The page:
Alcoholism and Divorce
At some point in their lives, more than one out of every 8 adults in the United States will have a problem with alcohol abuse or alcoholism. Problems with alcohol affect not only the health and wellbeing of alcohol abusers, but also the lives of their significant others, families, children, and friends. While many couples work to persevere through and overcome one spouse’s alcohol problem, often alcohol causes marriages and families to deteriorate.
Divorce is four times as likely when one spouse has an alcohol problem. Often, the other spouse works to hide the problem, taking over family obligations, pretending like the problem does not exist, and working to make sure that other people do not realize the dysfunctional state of the marriage. However, for the person with a drinking problem, the spouse’s own needs and the needs of the family unit always come in second place to the alcohol, which may ultimately lead to separation or divorce.
Problems Caused by Alcohol Abuse
There are two categories of severe alcohol problems: alcohol abuse and alcohol dependence. Alcohol abuse refers to an excessive use of alcohol that interferes with a person’s everyday life as well as family and work obligations. Alcohol dependence is an even more debilitating condition, also known as alcoholism. Alcoholism can result in:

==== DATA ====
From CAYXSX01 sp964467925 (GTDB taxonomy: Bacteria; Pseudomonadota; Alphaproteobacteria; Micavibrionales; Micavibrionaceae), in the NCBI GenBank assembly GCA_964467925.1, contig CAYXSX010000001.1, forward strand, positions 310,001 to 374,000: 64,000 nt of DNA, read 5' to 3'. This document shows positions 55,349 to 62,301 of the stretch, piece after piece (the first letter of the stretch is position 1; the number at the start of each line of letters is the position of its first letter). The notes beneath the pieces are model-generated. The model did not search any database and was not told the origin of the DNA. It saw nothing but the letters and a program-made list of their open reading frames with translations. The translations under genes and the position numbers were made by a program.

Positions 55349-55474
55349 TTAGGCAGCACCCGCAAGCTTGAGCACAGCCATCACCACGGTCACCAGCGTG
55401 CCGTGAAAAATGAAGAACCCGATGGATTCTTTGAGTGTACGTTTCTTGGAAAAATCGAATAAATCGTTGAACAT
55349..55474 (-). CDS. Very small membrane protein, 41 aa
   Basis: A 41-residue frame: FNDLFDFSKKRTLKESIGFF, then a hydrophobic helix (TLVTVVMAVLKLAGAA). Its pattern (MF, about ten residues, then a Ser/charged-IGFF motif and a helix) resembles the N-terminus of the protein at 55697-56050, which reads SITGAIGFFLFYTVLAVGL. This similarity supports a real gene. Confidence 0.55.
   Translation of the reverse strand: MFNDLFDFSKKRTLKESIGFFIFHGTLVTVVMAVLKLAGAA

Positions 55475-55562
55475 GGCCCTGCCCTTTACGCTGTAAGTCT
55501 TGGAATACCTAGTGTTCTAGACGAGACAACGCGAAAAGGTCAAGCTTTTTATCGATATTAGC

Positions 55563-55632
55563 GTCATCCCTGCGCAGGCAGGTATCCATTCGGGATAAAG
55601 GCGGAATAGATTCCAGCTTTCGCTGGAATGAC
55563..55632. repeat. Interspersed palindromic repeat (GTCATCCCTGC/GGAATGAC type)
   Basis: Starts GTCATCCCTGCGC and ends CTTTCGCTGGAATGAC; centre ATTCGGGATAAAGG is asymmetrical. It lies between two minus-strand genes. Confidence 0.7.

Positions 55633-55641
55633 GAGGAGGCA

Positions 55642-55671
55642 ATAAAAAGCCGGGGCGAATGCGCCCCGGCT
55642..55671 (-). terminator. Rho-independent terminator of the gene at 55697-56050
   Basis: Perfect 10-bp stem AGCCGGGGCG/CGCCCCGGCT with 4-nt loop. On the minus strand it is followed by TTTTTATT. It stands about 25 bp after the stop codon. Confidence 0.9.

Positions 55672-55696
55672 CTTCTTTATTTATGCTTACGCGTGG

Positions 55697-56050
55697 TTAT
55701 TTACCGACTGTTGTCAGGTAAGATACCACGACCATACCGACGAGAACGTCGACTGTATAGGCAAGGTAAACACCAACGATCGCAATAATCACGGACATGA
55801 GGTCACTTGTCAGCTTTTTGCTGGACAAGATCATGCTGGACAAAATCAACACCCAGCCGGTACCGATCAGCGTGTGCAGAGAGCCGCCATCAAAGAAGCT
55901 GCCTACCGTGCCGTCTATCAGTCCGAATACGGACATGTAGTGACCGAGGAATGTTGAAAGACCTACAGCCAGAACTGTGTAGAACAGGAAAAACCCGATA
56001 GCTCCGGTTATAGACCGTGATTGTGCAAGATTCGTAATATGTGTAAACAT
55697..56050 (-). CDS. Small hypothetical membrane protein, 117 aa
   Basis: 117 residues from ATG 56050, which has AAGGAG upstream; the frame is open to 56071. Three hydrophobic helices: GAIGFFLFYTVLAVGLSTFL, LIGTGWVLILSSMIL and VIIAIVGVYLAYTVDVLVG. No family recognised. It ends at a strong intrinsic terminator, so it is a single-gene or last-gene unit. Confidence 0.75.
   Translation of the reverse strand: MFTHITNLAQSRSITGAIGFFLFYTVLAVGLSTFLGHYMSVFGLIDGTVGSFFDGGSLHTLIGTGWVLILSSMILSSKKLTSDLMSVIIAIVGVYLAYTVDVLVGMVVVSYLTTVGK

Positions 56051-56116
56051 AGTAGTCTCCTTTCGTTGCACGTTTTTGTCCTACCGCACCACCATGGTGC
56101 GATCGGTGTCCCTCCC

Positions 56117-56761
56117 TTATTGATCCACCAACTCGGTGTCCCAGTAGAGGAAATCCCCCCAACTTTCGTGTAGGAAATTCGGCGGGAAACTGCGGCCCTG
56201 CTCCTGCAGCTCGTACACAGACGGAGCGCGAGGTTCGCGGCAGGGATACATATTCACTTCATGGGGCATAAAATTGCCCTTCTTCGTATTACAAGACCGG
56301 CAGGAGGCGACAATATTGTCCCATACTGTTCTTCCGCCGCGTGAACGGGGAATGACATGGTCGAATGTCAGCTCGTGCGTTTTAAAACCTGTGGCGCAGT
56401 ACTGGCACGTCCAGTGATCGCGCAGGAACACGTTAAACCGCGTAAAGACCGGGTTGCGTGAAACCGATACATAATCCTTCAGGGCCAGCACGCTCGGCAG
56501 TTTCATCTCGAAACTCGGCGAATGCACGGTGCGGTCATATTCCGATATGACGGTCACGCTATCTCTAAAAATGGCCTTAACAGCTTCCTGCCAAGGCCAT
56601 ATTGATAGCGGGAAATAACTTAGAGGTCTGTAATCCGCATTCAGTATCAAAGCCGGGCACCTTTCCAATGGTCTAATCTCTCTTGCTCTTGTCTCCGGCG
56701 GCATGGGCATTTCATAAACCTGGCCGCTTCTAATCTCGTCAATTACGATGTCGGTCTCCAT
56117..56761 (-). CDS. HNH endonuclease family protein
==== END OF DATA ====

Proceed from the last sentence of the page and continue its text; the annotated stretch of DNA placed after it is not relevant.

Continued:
- Withdrawal. Alcoholics may experience extreme withdrawal symptoms such as sweating, increased pulse, tremors, anxiety, nausea, vomiting, and even seizures. The symptoms may cause the alcoholic to drink even more to avoid them.
- Changes in alcohol tolerance. Over time, alcoholics may need more alcohol in order to reach the same level of intoxication.
- Loss of control. An alcoholic may consume more alcohol than planned, or may drink for a longer period of time than intended. They may spend a large amount of time each day drinking or recovering from drinking. Even if the alcoholic wants to, he or she may not be able to stop drinking or reduce the amount of alcohol consumed.
- Lifestyle changes. An alcoholic may give up activities he or she formerly enjoyed and may neglect work or family obligations.
- Refusing to seek help. Even if an alcoholic understands that the alcohol has caused problems or worsened them, he or she may still refuse to seek help.
Sadly, problems like this can wreak havoc on a marriage and family. If you or someone you know is suffering from his or her spouse’s addiction, you may want to discuss the situation with a knowledgeable Raleigh divorce lawyer.
The decision to divorce or separate from an alcoholic spouse is a difficult choice to make. To learn more about your divorce options, contact the Raleigh divorce lawyers from the Marshall & Taylor PLLC at 919-833-1040.